[GM]Dave>> I had to ban you those times.
[GM]Dave>> You are pure evil.
Mom>> You didn't have to ban me.
Mom>> You wanted to.
Mom>> You enjoyed it.
[GM]Dave>> That's completely unt...
[GM]Dave>> Yeah, I did like it a bit.
-- Bannable Offenses


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Wired On the PlayStation 3 Release

Wired offers up a fairly honest overview of what could be Sony's most precipitous launch in recent history:

The PS3 is much more than a game box. Kutaragi likes to say it's actually a computer, one that's designed to lie at the center of the networked home, serving up films, navigating the Internet, doing nearly everything a PC can do, and delivering jaw-dropping videogames besides. The new console relies on two extremely ambitious yet untested technologies. At its core is a highly sophisticated microchip that can cruise at teraflop speeds (equal to the fastest supercomputers of less than a decade ago) and that might someday revolutionize home electronics. Also built into the machine is Sony's new Blu-ray hi-def disc player, which is proudly incompatible with a rival format from Toshiba – and which represents a bold, some would say reckless, attempt to control the multibillion-dollar market in next-generation video discs.

All this makes for a daring strategy, but not one that plays to Sony's strengths. Sony has always been at its best as a personal hardware company, coming up with nifty gadgets that delight consumers. In recent decades, though, it's become oddly fixated on imposing its own standards – Betamax for VCRs, the Mini-Disc for digital music players, the Universal Media Disc for PlayStation Portable, the Memory Stick for anything you can think of – despite the world's unwavering rejection of those standards. And Sony has never displayed an aptitude for software or had great success with networking, the key feature Microsoft has built into the Xbox. Yet Sony has to face Microsoft not just in videogames but across the entire panoply of home electronics, which Microsoft is determined to control through software. And Sony has to do this with cash reserves of $6 billion – compared to Microsoft's $38 billion hoard – while losing hundreds of dollars in manufacturing costs alone for every PS3 sold. Eventually, Sony's costs will come down. But in the meantime, Goldman Sachs projects, Sony will lose nearly $2 billion on the PS3 by the end of this fiscal year in March.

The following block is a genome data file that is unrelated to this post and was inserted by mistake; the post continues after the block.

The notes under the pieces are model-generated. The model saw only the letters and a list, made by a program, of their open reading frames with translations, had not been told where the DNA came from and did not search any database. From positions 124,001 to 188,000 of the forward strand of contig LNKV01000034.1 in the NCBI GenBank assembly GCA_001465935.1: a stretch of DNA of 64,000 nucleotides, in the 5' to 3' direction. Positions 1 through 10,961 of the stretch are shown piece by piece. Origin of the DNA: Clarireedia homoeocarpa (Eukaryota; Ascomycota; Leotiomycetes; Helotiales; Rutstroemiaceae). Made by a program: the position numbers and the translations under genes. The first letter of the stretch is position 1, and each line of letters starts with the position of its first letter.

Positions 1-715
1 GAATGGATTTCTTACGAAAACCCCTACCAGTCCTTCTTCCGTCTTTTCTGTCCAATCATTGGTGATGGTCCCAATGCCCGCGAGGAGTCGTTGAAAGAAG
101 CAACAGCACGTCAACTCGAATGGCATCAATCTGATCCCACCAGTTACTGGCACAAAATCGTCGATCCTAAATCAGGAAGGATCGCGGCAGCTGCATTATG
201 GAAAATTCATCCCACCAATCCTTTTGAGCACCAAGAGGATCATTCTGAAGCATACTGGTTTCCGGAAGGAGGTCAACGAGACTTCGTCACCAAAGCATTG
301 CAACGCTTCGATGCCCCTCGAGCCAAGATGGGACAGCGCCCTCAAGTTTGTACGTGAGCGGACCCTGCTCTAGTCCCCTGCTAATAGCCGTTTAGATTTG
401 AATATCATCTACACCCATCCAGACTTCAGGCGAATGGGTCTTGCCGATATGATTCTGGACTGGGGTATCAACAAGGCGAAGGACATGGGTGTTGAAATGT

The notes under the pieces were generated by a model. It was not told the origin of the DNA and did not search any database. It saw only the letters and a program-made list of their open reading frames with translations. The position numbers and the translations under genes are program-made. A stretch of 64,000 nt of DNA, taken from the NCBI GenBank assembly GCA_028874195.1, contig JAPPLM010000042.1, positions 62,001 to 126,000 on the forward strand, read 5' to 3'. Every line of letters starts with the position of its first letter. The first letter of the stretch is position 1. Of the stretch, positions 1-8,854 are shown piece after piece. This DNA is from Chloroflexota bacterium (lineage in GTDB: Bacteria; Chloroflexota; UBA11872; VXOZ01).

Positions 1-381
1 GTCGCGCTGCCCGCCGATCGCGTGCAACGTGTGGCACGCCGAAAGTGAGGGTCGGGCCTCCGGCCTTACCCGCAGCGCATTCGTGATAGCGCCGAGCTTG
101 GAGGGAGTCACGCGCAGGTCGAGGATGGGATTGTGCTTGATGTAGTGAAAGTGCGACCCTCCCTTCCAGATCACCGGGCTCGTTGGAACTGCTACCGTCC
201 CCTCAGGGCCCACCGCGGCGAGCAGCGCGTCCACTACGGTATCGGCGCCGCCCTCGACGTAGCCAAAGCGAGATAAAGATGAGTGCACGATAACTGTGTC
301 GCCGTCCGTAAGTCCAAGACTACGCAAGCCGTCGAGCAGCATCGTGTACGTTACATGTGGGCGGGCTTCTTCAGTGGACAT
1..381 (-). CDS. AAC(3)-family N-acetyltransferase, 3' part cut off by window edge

Sony lovers – and they are legion – have been watching all of this with awe and trepidation. It's not every day that a $64 billion-a-year corporation puts its future on the line. "It's very un-Japanese," observes Rishad Tobaccowala, who tracks the entertainment business as a future-of-media specialist at the global ad giant Publicis. "It's betting the company. If this thing bombs, there is no second coming. Everything else about Sony is a sideshow. This is the show."
-- Can the PS3 Save Sony 

It's four pages and worth every word. Avoids all of the "OMG TEH CELL SUX" reporting which has become way too common. Just a couple extra thoughts:

It's Not The Launch Price
If you were to stick one thing onto the blogosphere bulletin board on this topic - it's the price of the PlayStation 3. I still gotta say that it's a pretty narrow and reactive little sticky. $600 is still cheap for a Blu-Ray (and likely an HD-DVD player) and dirt cheap for a PC gaming rig. It's not cheap for the mainstream consumer gamer, it's true.

Sony could, however, overcome this by appealing to the power rig set, the early adopter crowd or to showcase a truly killer app or game upon launch. The problem isn't the launch price, per se, it's Sony's almost oblivious trumpeting that the price isn't an issue - without trying to do any of the above. Except, perhaps, the early adopter crowd - but that crowd won't sustain a full lifespan.

Eventually the price will drop, of course. Probably not soon enough for Sony if they try and compensate somehow, however (and let's not forget how little control there really is over that).

Blu-Ray isn't the crippling technology here